The Mews Blog > What to avoid in zero-to-one product discovery
Getting the task of starting a brand-new product from scratch is probably every true Product Manager’s dream come true, as this brings real innovation. For me, that is what the core of software development is all about.
But before you begin, you need to ask yourself one very important question:
Are you even in a place to start real product innovation?
Every great new product emerges through careful planning.
At Mews, we build our product in a way that brings value to our customers, users and guests staying in properties. We do not make changes just for the sake of making changes or chasing the next shiny object, and nor do we work in a feature factory model.
We know innovations are necessary to change the way our industry works, and we’re not afraid of challenging the status quo and finding new ways to bring innovations to the market.
That’s why we give our teams enough autonomy to discover, validate and ultimately produce innovations that bring the biggest impact.
Focus on problems, not features
In our case, we didn’t have a lot of data to begin with. We had a vision of what we should be building, but it was a bit blurry at that time. However, we didn’t want to jump into collecting tons of quantitative data that could prove misleading and take us in the wrong direction.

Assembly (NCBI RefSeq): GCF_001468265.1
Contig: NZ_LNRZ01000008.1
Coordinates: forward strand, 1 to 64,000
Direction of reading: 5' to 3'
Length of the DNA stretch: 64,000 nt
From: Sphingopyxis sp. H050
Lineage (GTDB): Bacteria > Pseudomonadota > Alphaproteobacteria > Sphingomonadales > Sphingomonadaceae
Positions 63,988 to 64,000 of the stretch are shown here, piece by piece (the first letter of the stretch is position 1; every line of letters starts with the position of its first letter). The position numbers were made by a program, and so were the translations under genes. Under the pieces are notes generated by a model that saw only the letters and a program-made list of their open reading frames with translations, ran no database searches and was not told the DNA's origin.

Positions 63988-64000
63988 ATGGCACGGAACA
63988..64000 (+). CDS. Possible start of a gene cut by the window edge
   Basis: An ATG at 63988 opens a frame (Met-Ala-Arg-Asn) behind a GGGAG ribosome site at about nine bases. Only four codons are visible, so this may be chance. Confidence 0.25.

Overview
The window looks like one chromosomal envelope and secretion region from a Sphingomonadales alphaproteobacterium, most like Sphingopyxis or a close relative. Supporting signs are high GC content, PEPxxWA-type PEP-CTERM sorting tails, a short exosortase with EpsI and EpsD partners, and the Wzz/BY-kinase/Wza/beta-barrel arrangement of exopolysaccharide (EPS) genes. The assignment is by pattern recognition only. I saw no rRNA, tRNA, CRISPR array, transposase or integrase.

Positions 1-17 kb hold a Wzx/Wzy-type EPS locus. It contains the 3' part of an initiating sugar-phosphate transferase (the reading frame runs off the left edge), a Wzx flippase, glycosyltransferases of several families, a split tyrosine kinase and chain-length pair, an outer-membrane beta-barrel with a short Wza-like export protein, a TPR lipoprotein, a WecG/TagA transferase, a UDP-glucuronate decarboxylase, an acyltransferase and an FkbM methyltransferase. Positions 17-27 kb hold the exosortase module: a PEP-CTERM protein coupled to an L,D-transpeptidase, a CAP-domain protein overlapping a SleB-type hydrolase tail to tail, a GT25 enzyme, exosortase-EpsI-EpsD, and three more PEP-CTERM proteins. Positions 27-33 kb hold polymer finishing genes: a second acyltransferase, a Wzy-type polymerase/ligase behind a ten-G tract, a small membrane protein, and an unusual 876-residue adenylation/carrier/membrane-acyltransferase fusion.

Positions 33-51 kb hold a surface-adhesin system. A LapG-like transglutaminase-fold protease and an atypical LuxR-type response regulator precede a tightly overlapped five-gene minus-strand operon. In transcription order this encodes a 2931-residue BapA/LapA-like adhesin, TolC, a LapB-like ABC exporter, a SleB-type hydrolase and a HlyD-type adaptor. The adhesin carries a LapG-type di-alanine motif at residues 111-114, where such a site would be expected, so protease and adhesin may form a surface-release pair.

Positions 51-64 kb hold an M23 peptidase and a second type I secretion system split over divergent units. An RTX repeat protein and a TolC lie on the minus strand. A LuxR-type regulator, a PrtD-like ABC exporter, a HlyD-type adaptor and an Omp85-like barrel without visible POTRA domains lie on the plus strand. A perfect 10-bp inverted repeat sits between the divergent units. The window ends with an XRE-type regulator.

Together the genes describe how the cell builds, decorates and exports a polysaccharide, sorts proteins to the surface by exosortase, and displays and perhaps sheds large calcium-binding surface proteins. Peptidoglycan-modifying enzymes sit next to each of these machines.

Instead, we started talking to our customers. Each of the conversations we had helped us develop our understanding of the true problems we need to solve.
One of the concerns is how many conversations are enough, and making sure you are not shifting the overall solution towards one or a few customers. Our learning here is that it’s not the number that matters, but the depth of interviews, similarities and ultimately the value your solution would bring to the problem. Of course, you will get some feature requests as well, but don’t go for that just yet.
In the early days of product discovery, the most important thing you are after is moving from your hypothesis to insights. And you want to feel confident that you know what problems you need to solve. Then, connect your qualitative research and quantitative data to make decisions about how to move on.
Don’t fall for the “tool over process” approach
The focus on finding the tool that will make magic for you and won’t push your product thinking to its limit is quite common, especially with more junior product managers (I’ve been there, too).
It is important to realize that focusing on your data collection and processing in one tool and expecting that tool to solve all given problems for you is a dead end.
The whole of problem solving is a process of combining a variety of inputs, be they qualitative or quantitative, and finding solutions to those problems. The gap between the current state (zero) and the desired state (one) is what you are solving, and it gets quite complex.
Therefore, your emphasis should be on the process, not the tool. I’ve included an example below that shows our process and tools. Note that there is not one tool to solve it all. Besides that, we have found that tool-focus results in taking a limited view on the problem we are trying to solve.
Choosing the right problems and the right data enables you to select the right tools. So, tools must always follow, not vice-versa.
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